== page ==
A multi-state outbreak of tuberculosis among members of a highly mobile social network: Implications for tuberculosis elimination

T. R. Sterling, D. Thompson, R. L. Stanley, P. D. McElroy, A. Madison, K. Moore, R. Ridzon, S. Harrington, W. R. Bishai, R. E. Chaisson, S. Bur

Research output: Contribution to journalArticlepeer-review

50 Scopus citations


SETTING: Baltimore, Maryland. OBJECTIVE: To describe a tuberculosis (TB) outbreak among a highly mobile population and the efforts required to control it. DESIGN: Epidemiologic outbreak investigation. RESULTS: Between June 1998 and January 2000, 20 TB outbreak cases were identified, of which 18 were culture-confirmed. Seventeen isolates of Mycobacterium tuberculosis had an identical 11-band DNA fingerprint; another isolate had one additional band and was considered a match. Two cases were diagnosed in New York City; another patient lived primarily in Atlanta, but was diagnosed in Baltimore. Persons in the outbreak were predominantly young (median age 24 years), black, male, infected with the human immunodeficiency virus (HIV), and gay, transvestite or transsexual. Activities common among many TB cases included attending two nightclubs, membership in one of three social 'Houses', attending balls or pageants in East Coast cities, marijuana use, and prostitution. Community outreach, extended contact tracing, DNA fingerprinting, directly-observed therapy, and expanded use of preventive therapy were utilized to assess and control the outbreak. During the outbreak period the Baltimore City TB rate declined by 10%. However, additional public health personnel were required to control the outbreak, resulting in a 17% increase in TB clinic staff. CONCLUSION: As TB rates decline, remaining cases are likely to occur in difficult-to-reach populations. Increased resources per case of TB treated will be required to eliminate TB.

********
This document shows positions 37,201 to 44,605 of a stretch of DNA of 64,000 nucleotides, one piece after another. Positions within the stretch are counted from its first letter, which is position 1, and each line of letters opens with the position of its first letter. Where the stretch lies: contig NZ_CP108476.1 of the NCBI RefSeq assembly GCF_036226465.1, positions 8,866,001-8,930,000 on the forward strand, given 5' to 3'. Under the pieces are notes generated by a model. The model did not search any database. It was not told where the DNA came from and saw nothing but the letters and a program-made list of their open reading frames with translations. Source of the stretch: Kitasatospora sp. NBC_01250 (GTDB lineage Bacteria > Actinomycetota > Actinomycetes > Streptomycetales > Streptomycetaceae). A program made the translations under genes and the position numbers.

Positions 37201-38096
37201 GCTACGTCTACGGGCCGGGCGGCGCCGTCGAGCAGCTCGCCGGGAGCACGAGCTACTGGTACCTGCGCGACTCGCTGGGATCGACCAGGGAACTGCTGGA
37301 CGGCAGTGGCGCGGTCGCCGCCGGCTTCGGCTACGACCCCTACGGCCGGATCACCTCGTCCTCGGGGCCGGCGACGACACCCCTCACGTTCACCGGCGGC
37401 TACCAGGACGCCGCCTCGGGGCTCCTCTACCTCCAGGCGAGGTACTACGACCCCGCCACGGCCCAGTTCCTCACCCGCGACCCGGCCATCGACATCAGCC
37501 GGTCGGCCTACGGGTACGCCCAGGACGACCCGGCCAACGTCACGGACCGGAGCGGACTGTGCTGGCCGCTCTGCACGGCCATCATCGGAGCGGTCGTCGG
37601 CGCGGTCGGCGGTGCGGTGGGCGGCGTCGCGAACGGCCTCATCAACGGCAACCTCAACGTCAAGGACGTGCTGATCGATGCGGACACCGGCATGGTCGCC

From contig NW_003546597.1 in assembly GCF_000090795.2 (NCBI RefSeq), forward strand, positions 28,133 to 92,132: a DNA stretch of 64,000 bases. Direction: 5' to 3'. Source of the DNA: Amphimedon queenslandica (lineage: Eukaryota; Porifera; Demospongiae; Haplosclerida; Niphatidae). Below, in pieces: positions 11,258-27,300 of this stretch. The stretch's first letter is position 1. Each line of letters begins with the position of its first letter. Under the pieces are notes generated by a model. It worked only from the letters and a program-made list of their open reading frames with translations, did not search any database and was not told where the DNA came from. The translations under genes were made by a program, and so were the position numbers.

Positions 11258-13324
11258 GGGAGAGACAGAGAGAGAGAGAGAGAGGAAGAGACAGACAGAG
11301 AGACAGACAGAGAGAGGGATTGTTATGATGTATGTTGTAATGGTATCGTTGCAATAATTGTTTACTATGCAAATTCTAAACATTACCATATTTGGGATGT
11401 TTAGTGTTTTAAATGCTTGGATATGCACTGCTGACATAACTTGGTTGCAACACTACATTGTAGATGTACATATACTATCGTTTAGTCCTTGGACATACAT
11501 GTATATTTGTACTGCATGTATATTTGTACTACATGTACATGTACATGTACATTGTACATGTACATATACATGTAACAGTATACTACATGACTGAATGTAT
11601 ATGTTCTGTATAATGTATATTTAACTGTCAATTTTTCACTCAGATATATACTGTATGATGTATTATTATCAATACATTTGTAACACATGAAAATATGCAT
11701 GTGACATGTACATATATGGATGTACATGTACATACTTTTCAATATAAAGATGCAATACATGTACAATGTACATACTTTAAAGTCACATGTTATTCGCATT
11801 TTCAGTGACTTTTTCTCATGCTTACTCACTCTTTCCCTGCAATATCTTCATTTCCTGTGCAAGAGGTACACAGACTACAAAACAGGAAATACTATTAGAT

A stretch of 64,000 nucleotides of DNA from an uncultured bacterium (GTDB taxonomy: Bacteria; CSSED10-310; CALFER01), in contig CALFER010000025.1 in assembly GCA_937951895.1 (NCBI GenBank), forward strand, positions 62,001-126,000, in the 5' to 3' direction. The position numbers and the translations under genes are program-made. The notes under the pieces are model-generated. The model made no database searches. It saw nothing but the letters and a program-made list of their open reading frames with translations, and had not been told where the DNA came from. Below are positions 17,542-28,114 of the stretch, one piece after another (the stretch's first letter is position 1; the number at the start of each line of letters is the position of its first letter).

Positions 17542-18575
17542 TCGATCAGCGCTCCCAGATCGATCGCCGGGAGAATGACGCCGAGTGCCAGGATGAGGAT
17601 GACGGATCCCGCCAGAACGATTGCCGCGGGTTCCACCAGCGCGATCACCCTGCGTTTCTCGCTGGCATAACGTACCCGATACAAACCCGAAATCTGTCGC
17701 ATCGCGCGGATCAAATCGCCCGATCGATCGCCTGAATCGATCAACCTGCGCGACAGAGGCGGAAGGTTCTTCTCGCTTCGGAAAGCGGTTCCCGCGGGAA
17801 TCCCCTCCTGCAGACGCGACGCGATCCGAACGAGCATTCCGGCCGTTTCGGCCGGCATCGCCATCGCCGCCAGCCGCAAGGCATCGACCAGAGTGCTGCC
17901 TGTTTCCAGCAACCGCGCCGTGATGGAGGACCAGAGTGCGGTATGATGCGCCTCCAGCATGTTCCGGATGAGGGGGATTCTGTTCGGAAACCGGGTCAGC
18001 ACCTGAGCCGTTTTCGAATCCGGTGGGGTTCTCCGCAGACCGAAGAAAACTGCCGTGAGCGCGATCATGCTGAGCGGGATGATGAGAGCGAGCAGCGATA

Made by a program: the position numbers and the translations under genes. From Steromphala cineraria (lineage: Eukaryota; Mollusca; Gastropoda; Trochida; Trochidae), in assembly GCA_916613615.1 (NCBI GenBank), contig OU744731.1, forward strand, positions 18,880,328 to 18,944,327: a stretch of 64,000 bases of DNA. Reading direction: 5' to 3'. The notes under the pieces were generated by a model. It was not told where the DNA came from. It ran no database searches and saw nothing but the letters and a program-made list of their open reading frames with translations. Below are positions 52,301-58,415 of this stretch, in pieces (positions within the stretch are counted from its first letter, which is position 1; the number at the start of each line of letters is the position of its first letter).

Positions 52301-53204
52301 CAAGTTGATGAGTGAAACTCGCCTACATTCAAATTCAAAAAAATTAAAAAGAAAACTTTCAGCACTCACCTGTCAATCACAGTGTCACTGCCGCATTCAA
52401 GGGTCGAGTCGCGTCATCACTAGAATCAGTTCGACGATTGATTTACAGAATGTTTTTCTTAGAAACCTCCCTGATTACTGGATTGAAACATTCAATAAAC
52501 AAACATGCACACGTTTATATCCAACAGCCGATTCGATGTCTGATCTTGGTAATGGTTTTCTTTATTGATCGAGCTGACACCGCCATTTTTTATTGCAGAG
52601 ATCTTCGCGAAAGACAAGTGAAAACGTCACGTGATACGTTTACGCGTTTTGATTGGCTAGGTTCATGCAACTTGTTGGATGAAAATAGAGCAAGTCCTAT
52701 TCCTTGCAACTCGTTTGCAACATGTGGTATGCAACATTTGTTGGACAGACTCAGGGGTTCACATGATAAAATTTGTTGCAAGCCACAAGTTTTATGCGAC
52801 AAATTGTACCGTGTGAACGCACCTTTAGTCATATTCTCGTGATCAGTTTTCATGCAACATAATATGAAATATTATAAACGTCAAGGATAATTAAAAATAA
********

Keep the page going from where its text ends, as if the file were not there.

Original languageEnglish (US)
Pages (from-to)1066-1073
Number of pages8
JournalInternational Journal of Tuberculosis and Lung Disease
Issue number11
StatePublished - 2000


  • AIDS
  • DNA fingerprinting
  • Epidemiology, molecular
  • HIV-1
  • Restriction fragment length polymorphism
  • Tuberculosis

ASJC Scopus subject areas

  • Pulmonary and Respiratory Medicine
  • Infectious Diseases


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